Meanwhile, Catherine has left her husband, moving into a town hotel. A chance meeting with Laurent develops into a near obsession, and before long, while he checks out a possible new home by the sea, they wander together, he offering her the starfish mentioned above, and she proffering him her deep kisses. In contrast to the sea scenes, their seaside romance is played out in almost blindingly bright white, which can only remind us of the previous wedding and the comments of Laurent’s own ten-year bride at home, who at the wedding quipped: “What’s like a bride? Another bride.”

      The sensuous and brooding Catherine, however, is anything but a bride. She, as she herself recognizes, is unlike Laurent’s wife—“Faithful women must exist”—another kind being. As she expresses it: “Girls like me were made to disappear.” Against the bright white of the set, she is dressed primarily in black. Of course, that very fact makes her beauty all the more blinding, as Laurent’s vision becomes blurred, his head literally whirling in the turn away from his fidelity.

      Throughout most of the film, Laurent has been proud to have his friends and fellow-sailors know his whereabouts at all times, but in the last scenes, as he secretively embraces Catherine, it takes some time for his cohorts to discover his whereabouts, and their boat misses the opportunity to answer an SOS, their competitors on The Dutch having already set out for the rescue.

      Soon after, he is sought out again; his wife has had a serious attack, and he hurries off to her, while Catherine, realizing it is time for her disappearance once again, begins to pack.

      Laurent rushes back into the arms of his wife, she ecstatically embracing him before she dies. But even death is not strong enough to hold him when he is told that The Dutch itself is now floundering. He speeds away as Grémillon, who began his life as a composer, builds up a chorus of rising chords and prayers to every biblical figure from Daniel to Mary, both in a prayer for Laurent and his crew and a lamentation for Yvonne’s death.


     By film’s end we sense the death not only his Laurent’s wife and all she has come to symbolize, but we observe the destined disappearance of Catherine and the romantic world she potentialized. Laurent is left only his battles and the bravery with which he encounters them. If there was ever a requiem to a lost world, Remorques is it. The past and everything that it represents has been, so it seems, “made to disappear.”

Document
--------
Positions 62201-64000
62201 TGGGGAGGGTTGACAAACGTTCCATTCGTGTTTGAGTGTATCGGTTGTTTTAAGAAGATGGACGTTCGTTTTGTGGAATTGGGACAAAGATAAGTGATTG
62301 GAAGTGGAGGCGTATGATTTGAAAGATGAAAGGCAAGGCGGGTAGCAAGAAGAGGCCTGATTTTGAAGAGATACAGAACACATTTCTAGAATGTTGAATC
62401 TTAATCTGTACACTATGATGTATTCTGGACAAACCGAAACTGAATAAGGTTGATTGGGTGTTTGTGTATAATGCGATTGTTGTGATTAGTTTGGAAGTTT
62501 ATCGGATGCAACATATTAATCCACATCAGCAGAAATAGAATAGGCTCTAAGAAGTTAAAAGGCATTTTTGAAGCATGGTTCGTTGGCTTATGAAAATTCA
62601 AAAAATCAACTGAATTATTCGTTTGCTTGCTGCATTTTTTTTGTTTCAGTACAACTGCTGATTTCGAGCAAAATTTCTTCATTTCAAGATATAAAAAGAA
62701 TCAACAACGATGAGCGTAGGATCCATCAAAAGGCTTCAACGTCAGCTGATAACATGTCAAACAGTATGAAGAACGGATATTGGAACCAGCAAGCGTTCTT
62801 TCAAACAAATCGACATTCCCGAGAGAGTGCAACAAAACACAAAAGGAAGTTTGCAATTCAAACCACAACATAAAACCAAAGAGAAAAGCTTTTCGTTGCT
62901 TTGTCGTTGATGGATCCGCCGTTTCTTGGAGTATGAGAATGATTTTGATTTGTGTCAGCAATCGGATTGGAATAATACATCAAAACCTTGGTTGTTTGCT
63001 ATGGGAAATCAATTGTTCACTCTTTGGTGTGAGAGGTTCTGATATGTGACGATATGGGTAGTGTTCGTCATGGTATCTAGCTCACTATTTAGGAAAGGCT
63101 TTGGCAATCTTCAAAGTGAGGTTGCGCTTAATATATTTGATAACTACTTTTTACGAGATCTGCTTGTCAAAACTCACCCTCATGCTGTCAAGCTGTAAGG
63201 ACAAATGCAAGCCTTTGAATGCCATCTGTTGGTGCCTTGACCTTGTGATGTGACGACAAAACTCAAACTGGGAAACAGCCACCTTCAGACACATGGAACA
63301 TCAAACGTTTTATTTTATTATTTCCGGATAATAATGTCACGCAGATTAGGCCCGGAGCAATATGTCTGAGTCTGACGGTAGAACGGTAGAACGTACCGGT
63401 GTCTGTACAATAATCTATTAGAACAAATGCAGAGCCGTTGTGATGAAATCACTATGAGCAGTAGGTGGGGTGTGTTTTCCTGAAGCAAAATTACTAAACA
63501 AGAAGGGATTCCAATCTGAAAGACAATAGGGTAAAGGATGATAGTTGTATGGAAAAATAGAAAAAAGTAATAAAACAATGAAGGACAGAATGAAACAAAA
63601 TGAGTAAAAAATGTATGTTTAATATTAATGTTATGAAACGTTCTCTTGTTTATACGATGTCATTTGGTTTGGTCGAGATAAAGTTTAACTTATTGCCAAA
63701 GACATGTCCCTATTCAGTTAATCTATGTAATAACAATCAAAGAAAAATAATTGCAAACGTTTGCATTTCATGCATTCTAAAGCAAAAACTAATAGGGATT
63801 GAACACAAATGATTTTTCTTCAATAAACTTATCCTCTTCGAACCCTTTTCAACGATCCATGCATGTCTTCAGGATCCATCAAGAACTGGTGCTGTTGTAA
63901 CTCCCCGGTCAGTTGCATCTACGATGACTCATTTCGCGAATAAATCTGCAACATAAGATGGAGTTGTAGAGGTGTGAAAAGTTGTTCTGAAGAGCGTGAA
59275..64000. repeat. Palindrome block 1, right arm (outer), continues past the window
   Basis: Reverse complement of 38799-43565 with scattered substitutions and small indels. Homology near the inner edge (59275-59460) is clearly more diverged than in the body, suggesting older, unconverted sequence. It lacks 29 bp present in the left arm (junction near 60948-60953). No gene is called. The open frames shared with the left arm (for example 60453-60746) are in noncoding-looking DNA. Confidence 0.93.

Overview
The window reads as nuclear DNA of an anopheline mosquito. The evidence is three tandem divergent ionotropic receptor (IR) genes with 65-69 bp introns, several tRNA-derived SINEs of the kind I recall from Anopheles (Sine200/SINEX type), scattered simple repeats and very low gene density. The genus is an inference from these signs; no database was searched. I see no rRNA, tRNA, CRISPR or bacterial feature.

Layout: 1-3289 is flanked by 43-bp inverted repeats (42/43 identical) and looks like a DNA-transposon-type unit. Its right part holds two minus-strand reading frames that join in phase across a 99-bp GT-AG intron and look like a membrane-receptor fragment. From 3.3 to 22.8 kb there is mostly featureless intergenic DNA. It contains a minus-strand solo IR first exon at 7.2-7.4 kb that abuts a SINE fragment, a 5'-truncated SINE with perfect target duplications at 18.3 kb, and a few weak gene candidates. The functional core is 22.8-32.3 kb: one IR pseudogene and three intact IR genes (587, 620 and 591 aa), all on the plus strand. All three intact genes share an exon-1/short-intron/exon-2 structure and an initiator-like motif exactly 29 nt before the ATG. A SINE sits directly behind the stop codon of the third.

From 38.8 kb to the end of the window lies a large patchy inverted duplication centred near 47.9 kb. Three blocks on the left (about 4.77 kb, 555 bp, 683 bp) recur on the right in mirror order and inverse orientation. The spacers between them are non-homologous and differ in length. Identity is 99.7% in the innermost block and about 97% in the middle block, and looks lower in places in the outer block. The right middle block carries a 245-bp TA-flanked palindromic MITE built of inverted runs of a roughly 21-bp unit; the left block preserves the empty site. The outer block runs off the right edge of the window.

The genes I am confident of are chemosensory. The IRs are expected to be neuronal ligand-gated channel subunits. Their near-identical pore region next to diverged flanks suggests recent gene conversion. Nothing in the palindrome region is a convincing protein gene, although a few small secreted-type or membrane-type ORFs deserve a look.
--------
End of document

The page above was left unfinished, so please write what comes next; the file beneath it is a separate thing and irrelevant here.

Los Angeles, October 28, 2012
Reprinted from Nth Position (November 2012).

Sunday, October 28, 2012

Sergei Paradjanov | Sayat-Nova (The Color of Pomegranates)


sing! die!
by Douglas Messerli
Sergei Paradjanov (scenario and director) Սայաթ-Նովա (Sayat-Nova) (The Color of Pomegranates) / 1968

Fast upon the end of the post-Stalinian thaw in 1964, a time when suddenly Paradjanov’s previously beloved Shadows of Forgotten Ancestors and his concept of “poetic cinema” were beginning to be condemned, Sergei Paradjanov began filming his scenario, Kiev Frescoes, a documentary of the painter Hakob Hovnatanian of Tblissi. After only the few first scenes, shooting was interrupted, and the director was unable to obtain the authorization to continue. Returning to Erevan, despairing of not being able to accomplish another film, Paradjanov quickly began shooting Sayat-Nova, a film about the life and work of the great 18th century Armenian poet. The editor of Paradjanov’s Seven Visions (translated from French into English and published by my own Green Integer press in 1998), Galia Ackerman, writes of the vicissitudes of this period:

                   But the noose was tightening around his neck. In the Ukraine
                   where he had signed letters in support of dissidents, he—an
                   Armenian from Tblissi—was accused of “Ukrainian nationalism.”
                   His film, Shadows of Forgotten Ancestors, was pulled from the
                   screens. The shooting of Kiev Frescoes was indefinitely
                   blocked on grounds of “bourgeois subjectivism and mysticism,”
                   and “ideological deviation.” The reels of test footage were seized
                   by the authorities and shredded. Preserved in that state, they were
                   returned to him twenty years later. The few tests that remained